“What art is all about is trying to figure out if the feelings that you’re having are the same as the feelings that I’m having.” –Chris Ware
Watch Here: https://art21.org/watch/extended-play/chris-ware-someone-im-not-short/
How many triangles can you find in this picture? Hint: a bunch. They are formed by legs and arms. Actually, all of those soldiers combined with that gun that they’re firing form a triangle. And where do they all point? Yes, up to the left. All of that is on purpose – by design. It’s composition at its most exciting. The elements in the picture are thrusting upwards in a unified way. The squares and rectangles have corners pointing in the same direction.
Dean Cornwell was a master illustrator and muralist. Hi nickname among contemporaries was “The Dean of Illustration.” To us, he was old school. That is, a narrative painter in the vein of Norman Rockwell, N.C. Wyeth, James Montgomery Flagg, Howard Pyle, and his teacher Harvey Dunn. His work looked realistic. But one shouldn’t doubt that everything was created and served his communication concepts.
In this second illustration above, you won’t find thrusting triangles. Instead you’ll follow that drooping line of the couch, echoed by drooping of the man’s head. The composition sets up a feeling of despair.
In this painting the figures are the pupil of an eye-shape – formed by the Venician bridge and shadow. We can compare the two of them to the other pairings in the picture (poles). They are more separated. She looks away.
This picture has triangles like the first, but notice they go in different directions. There’s a pronounced element of confusion and distress created.
“A Composition,” says Cornwell, “is not just a nice arrangement with everything gracefully filling the space. No matter how satisfying it may be from abstract point of view it is meaningless in illustration unless it is built around and wholly expresses an authentic idea that motivates that particular picture.”*
Looking at these examples, we see that Dean Cornwell not only told a variety of human stories, but also took us to convincingly to many places. All from his suburban studio in New Rochelle, New York. Which leads me to a second quote worth sharing, found in the same book*:
“An important difference the painter of easel pictures and the illustrator, is that the former goes through life painting the things that he sees before him, the things that appeal to him, while the latter is forced to paint something that neither he nor anyone else has seen, and make it appear as if he has actually been an observer on the spot.”
“The Measure of an illustrator is his ability to take a subject in which he may have neither interest nor information, tackle it with evertything that he’s got and make the finished painting look like the cosummation of his life’s one ambition.”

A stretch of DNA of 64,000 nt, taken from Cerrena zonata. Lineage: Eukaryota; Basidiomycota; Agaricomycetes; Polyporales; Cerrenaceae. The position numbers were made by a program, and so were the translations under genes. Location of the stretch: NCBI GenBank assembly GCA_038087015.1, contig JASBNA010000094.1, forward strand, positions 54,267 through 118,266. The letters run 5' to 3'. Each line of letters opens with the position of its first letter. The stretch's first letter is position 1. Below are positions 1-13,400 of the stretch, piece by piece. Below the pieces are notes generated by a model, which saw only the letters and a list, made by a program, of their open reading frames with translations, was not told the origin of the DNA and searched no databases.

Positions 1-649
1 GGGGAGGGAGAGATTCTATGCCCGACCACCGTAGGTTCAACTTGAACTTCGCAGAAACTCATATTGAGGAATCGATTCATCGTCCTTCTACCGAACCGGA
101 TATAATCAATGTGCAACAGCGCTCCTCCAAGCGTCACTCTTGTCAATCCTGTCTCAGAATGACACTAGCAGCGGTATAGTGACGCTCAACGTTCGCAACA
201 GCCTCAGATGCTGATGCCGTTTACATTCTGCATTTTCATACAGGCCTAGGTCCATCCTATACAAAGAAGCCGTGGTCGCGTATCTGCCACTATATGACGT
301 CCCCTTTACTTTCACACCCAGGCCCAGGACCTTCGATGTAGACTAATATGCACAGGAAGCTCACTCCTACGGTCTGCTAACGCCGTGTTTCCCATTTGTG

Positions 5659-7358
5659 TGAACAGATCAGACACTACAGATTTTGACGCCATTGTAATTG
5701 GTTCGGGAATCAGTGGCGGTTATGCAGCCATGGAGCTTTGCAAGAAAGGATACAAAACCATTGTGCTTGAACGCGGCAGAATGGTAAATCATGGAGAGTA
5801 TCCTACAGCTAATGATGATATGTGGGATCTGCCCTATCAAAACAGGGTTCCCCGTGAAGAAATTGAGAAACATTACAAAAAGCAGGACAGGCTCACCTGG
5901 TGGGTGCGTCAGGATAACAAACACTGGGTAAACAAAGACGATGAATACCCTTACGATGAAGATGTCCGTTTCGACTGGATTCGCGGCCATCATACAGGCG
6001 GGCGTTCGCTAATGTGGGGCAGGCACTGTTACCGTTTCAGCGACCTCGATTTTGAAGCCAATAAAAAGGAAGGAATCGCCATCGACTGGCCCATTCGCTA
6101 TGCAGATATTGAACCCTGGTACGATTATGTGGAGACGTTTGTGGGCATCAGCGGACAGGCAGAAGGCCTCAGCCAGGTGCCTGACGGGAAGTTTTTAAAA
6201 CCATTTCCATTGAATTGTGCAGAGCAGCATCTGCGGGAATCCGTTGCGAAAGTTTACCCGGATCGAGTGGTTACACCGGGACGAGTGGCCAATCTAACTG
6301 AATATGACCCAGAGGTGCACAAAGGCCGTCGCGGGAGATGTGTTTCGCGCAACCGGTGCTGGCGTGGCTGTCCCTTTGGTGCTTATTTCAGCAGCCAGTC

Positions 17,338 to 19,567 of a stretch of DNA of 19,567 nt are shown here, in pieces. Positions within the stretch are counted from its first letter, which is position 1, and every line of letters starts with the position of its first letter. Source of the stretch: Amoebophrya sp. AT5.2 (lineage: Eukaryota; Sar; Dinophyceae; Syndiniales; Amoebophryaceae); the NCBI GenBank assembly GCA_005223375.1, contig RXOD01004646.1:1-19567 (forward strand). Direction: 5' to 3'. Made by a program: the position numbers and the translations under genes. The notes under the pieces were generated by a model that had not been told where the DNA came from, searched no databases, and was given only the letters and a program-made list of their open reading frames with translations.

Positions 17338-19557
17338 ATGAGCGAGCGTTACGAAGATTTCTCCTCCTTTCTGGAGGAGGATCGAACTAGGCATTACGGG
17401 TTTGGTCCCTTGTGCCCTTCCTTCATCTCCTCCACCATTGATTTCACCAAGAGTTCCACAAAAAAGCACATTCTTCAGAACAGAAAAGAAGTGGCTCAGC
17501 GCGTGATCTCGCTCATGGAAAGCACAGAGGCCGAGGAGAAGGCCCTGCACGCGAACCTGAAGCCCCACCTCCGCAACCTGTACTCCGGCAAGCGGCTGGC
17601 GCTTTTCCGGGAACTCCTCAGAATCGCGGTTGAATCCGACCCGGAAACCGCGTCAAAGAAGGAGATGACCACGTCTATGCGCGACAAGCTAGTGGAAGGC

*-from Forty American Illustrators and How the Work by Ernest W. Watson (Watson-Guptill Publications, 1946)
“(John Atherton) is one of those fortunate artists who is able to function happily in the two disparate worlds of “fine” and “commercial” art. For him, the dual role seems natural and agreeable. He says: ‘I am convinced that (for me, and essentially for many who feel as I do) a decent life has greater bearing on the caliber of the work done than the so-called loss of face in making compromises. To do good work, it follows reasonably that to eat regularly, live in pleasant surroundings, and have enough independence to be able to devote oneself principally to the creation of art is a more intellegent solution than the opposite of the starving artist, freezing in his garret with pride intact. The point is to be able to recognize when the income from commercial art has reached a reasonable figure, and not let greed overcome the urge for self- expression.
‘I shall probably always do a certain amount of commercial art – for two reasons. One is that certain things are fun, and I like to do them. The other is that the life it enables me to lead is the best, for me, and I have no desire to change it for the worse.'”
-from Forty American Illustrators and How the Work by Ernest W. Watson (Watson-Guptill Publications, 1946)
John Atherton (1900-52) was a prominant illustrator for his entire life and was a good friend of Norman Rockwell. He called himself a Magical Realist, and his work is in the collections of The Metropolitan Museum of Art, The Art Institute of Chicago, The Museum of Modern Art, The Whitney Museum, and the Smithsonian Museum, among others.
Deborah Solomon’s 2013 biography of Norman Rockwell, The American Mirror: The Art and Life of Norman Rockwell (Farrar, Straus and Giroux), gives a glimpse at a testy compromise with commercialism for Atherton.
“Atherton had distrusted commercial art ever since his Bon Ami calamity – he had been assigned to create a series of drawings of a blond housewife cheerfully scrubbing her sink with Bon Ami, the cleansing powder. The drawings came back to him with instructions to revise them – to redo the woman and give her red hair and a more voluptuous chest. “That really floored Jack,” his wife, Maxine recalled. “They wanted a big, bosomy redhead using Bon Ami. He said, ‘To hell with commercial art'”
“There is hope in honest error. None in the icy perfections of the mere stylist.” – Charles Remy Macintosh (architect, designer, and artist), 1901
“By the late twenties and early thirties my easel pictures were being shown and somewhat admired. Critics used the word ‘illustrator’ as a denigrating label. I resented the implied barrier between illustration and painting but I was too busy to enter into controversy. Both illustrator and painter are artists who are in pictorial communication. Both should be measured by their competence — not by artificial compartments contrived by critics.”
N. C. Wyeth (1882-1945)
“Say what you mean and act how you feel, / because those who matter don’t mind, / and those who mind don’t matter.”
-Dr. Seuss, born today, March 2, 1904